FAITH NEWMAN JOINS NPR FOR A HIP-HOP FLASHBACK
NPR hosted a panel to rap (pun intended) about a popular music industry topic of discussion–when was rap’s “Golden Era”? Posing the ideal year as 1993, panelists reflected on the music business and the culture of hip-hop as it stood then. Reservoir Senior Vice President of Creative & Business Development Faith Newman was among those tapped to look back.
With outlets like Billboard and Rap Genius in attendance, the event was more than the average roundtable. Hosted by NPR’s Frannie Kelly and rapper/DJ/producer Ali Shaheed Muhammad, speakers weighed in on 1993 parties, fashion, and community in addition to music industry status-quo.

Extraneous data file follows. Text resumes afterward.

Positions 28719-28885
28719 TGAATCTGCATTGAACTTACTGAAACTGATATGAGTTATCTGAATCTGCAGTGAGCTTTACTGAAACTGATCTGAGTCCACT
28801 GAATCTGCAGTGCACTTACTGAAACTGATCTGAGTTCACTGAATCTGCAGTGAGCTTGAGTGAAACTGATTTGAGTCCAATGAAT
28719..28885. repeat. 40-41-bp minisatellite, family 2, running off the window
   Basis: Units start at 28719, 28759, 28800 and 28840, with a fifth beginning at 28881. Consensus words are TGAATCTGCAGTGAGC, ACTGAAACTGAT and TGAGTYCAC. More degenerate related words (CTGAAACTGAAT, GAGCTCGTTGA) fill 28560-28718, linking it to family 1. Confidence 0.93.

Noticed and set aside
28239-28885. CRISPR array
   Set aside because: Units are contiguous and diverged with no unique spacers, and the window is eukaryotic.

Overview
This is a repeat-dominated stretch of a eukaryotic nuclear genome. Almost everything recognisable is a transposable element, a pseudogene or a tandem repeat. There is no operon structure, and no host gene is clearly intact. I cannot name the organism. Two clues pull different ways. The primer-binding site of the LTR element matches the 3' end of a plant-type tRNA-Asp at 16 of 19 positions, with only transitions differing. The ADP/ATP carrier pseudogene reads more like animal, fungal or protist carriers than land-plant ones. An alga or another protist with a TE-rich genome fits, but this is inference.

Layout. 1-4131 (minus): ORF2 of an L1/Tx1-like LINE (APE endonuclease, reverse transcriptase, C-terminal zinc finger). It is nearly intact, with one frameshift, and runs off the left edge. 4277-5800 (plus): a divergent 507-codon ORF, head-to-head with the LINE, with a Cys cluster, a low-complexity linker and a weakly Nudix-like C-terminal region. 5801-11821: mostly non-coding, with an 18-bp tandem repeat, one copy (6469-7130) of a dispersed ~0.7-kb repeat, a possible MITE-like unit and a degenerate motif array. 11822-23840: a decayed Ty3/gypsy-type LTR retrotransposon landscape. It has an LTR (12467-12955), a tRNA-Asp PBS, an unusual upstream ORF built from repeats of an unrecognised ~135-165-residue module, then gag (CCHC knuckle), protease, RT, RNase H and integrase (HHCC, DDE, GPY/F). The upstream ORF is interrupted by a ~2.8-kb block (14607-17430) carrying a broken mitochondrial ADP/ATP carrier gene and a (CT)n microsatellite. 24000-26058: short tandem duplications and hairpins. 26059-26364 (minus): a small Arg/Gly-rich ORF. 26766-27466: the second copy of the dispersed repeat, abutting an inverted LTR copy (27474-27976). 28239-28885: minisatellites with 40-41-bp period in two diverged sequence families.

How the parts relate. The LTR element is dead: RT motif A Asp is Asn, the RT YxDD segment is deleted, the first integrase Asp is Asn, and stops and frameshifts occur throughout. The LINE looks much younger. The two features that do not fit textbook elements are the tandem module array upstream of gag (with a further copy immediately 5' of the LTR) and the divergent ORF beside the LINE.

Speaking to early ’90s music discovery habits, Newman was quoted saying:
“I remember going to buy [a record] and [on the way out], a bunch of people would crowd around and we’d talk about each record. [We’d speak on why we’re getting it, where we discovered them] and then everybody would walk away with their vinyl… The other thing too is that there was a sense of community. We all went to the same clubs, same parties on the same nights, and everybody knew about every new record coming out. It was a very kind of insular community. We showed the videos, heard the records on the mix shows, went to buy the vinyl and went to the clubs. That was our social network.”